Yet... we're obviously not meant to linger on exactly how and why the Kree-Skrull War is now over. The Skrulls, after all, began this conflict for reasons which had nothing to do with Earth, leading to the Kree relishing the excuse to put an end to their threat once and for all--so how do Rick's actions result in a sudden cessation of hostilities between them? And speaking of which:  immobilizing both empires, at a stroke? How is it that the military arms of both races are not now alarmed at the potential danger which the the human race represents to them? Are we to believe that the demonstration of Rick's power is what is now keeping both empires in check? And how does the Intelligence propose to stop Ronan from putting him back in that "broom closet," as Rick called it, rallying his forces, and launching that armada of his?

The only alien warrior still animate who might have taken a cold, hard look at the situation and provided everyone with a reality check was Mar-vell, who was abruptly put in a position where he literally had to disappear--a scene which against all logic became the focal point of this conflict's resolution. Peace, however welcome, was never so bewildering.

Have a look at an interesting footnote to this post, courtesy of Alex Ross. 

The Avengers finally learn that war is hell.

The Avengers #s 96-97

Script: Roy Thomas
Pencils: Neal Adams, John Buscema
Inks: Tom Palmer, Neal Adams, Alan Weiss
Letterer: Sam Rosen


Big Murr said...

I wonder if this story has the acclaim it enjoys because fans fondly admire, perhaps unconsciously, how it was all self-contained within The Avengers? Unlike today, when such epic concepts are spread across every title in a skeezy attempt to have us buy Marvel's entire publishing line.

Even having sneered at such crossover excess, I can't help but note that excluding the Fantastic Four was a tactical hole in the Avengers' thinking. The F.F. were veterans of infiltrating and assaulting the Skrull Empire. Flying their plundered Skrull saucer (whatever became of that?) instead of the SHIELD ship would have been a better move as well.

Comicsfan said...

I don't know, Murray--if I remember correctly, whenever the FF were on the Skrull throneworld they were captives. Nor was Reed all that much help to the Illuminati in that regard, since they were also taken captive. Credit where credit is due, the Skrulls know their business when it comes to taking down super-beings. (At least when it comes to their home turf--too bad their fleet personnel didn't get that memo!)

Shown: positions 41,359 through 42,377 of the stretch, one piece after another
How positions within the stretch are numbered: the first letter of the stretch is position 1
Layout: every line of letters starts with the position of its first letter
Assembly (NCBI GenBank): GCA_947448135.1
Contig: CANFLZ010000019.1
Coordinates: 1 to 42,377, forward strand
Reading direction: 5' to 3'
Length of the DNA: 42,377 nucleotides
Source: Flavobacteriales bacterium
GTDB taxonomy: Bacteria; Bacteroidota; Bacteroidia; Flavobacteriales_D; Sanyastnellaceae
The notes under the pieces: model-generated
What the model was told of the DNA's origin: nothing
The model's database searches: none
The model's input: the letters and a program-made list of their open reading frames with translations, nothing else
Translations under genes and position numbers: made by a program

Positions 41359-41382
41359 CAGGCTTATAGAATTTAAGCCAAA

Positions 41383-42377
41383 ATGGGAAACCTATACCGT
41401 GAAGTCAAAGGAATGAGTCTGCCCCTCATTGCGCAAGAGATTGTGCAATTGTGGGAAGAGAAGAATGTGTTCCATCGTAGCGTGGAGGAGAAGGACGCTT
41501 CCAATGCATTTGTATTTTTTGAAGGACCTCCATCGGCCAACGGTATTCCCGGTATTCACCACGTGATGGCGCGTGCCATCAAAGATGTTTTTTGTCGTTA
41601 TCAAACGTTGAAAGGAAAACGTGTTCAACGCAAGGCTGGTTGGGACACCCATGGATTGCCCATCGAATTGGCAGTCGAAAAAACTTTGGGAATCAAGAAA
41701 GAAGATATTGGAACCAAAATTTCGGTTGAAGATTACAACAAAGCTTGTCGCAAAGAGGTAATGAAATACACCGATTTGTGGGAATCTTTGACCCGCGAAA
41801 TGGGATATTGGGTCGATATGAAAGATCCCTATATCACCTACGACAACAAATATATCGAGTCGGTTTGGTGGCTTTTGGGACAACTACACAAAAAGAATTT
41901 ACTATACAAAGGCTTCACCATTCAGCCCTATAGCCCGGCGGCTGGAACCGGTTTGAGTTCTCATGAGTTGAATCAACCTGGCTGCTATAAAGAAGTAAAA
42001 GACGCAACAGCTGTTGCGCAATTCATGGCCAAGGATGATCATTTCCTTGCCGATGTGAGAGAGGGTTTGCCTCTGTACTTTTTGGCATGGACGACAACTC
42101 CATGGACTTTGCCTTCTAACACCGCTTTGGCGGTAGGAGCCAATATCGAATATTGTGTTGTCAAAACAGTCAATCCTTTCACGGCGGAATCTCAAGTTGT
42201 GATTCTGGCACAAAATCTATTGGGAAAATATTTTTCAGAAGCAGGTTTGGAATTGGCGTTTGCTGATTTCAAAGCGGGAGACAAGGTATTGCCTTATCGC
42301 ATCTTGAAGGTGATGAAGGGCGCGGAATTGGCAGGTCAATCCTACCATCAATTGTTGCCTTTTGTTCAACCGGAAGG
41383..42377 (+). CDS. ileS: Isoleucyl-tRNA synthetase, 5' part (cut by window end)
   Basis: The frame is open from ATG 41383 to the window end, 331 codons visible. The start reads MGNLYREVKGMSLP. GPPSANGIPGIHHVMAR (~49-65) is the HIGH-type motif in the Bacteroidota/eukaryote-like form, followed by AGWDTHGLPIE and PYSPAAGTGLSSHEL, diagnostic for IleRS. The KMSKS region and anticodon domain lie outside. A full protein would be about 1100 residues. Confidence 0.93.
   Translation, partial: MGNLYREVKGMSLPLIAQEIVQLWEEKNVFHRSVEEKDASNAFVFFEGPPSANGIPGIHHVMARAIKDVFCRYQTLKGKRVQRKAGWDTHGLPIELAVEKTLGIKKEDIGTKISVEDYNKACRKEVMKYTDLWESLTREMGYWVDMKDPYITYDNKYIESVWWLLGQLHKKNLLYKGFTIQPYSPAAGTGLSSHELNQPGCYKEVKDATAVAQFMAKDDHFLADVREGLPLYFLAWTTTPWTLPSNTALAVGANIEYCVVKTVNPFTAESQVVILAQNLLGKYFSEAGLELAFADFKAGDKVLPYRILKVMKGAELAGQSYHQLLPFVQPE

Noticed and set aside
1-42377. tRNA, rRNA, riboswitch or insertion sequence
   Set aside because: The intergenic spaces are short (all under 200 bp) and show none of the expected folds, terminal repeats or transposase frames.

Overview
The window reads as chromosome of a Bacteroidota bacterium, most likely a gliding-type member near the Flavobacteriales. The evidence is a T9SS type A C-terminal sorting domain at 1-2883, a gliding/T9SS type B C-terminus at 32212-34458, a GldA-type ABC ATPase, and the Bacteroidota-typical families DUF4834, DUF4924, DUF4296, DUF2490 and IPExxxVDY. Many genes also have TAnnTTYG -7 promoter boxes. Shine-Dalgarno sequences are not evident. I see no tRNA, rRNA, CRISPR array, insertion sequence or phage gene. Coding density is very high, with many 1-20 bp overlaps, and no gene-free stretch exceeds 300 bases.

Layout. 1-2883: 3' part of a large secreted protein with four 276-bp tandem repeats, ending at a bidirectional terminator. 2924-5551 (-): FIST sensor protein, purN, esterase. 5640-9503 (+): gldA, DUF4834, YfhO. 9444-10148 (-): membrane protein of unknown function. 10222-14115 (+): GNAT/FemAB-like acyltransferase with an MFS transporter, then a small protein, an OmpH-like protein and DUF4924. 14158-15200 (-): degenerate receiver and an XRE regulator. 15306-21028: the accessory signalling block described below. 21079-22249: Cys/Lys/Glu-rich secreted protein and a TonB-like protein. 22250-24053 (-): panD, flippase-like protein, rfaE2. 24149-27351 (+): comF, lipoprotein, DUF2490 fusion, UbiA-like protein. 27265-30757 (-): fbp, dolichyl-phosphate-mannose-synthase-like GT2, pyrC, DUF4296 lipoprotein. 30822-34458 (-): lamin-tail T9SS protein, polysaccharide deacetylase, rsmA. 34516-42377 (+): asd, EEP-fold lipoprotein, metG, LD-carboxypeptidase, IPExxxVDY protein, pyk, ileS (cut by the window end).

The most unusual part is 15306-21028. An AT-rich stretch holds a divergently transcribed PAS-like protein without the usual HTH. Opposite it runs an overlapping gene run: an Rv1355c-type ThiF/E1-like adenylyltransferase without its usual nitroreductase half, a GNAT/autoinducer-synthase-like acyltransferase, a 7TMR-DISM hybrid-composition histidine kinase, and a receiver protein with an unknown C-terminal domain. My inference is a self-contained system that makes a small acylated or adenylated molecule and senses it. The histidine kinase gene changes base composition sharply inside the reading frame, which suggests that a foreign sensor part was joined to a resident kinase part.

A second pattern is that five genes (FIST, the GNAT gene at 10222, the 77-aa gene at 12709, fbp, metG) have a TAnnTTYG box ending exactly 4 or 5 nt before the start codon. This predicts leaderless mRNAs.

Big Murr said...

I guess I was only thinking of Fantastic Four #92-93 when the FF rescued the Thing from the arena world. Still, that wasn't the Throneworld, so your assertion still stands.

Still, the miserable green buggers got their comeuppance when a former member of the FF found the Skrull Throneworld and offered it to Galactus as a full meal deal.

Mike Hood said...

I like to refer to it as the Kree-Skrull Non-War. All the action seems to be Avengers vs Kree, or Avengers vs Skrulls, but there's hardly any Kree vs Skrulls action.

Comicsfan said...

I agree that the war was mostly used as window dressing for how things played out for the Avengers (and for Rick and Mar-vell), Mike. Maybe there's a "director's cut" version of this story that Mr. Thomas is hanging onto which has that "Kree vs Skrulls action" in abundance, eh?

Anonymous said...

Yeah, this was a high mark for Marvel. Thomas threw everything, almost everybody and the kitchen sink in there.
My only regret is I didn't get to read it until I was an adult (age-wise, anyway), after picking up back issues.
Then again if I had read it when I was a kid, maybe my head woulda exploded. I went completely bananas for anything that was cosmic or had to do with space.

I love how Thomas shoehorned all them Golden Age heroes in there near the end. It had absolutely nothing to do with the plot or anything else, but it sure revved up the third act. Nobody saw that coming.
Great post.


Comicsfan said...

Agreed, M.P., there was plenty here for a *ahem* comics fan to enjoy. :D

Fred W. Hill said...

My comics collecting was hit & miss in '71 & '72 as I didn't really start collecting in earnest until 1973 and as the first issue of the Avengers I purchased was #104, the last of Thomas' run, I entirely missed the Kree-Skrull War but it was something I saw referenced in the first Thanos War in Captain Marvel. Wasn't until the early '80s, when I started collecting some back issues that I got any part of the epic, and wound up spending $25 for issue #93, the most I've ever spent on any one comic (the issues drawn by Sal Buscema were, needless to say, much cheaper; sorry Sal). Eventually I did get the whole shebang. It wasn't quite what I'd imagined over the decade or so when it was only something I'd heard about rather than actually read, and in that respect it was a bit disappointing. On the other hand, those issues drawn by Adams were pretty spectacular and the John Buscema drawn conclusion wasn't too shabby either, although I'll always wonder how different it might have been if Adams had done it -- according to Thomas, Adams was too tardy getting in the artwork; according to Adams, Thomas didn't like the conclusion as depicted by Adams. But it still holds up as the first grand cosmic epic of the Bronze Age, with Starlin's Captain Marvel /Thanos & Warlock/Magus/Thanos epics being the 2nd & 3rd in my estimation.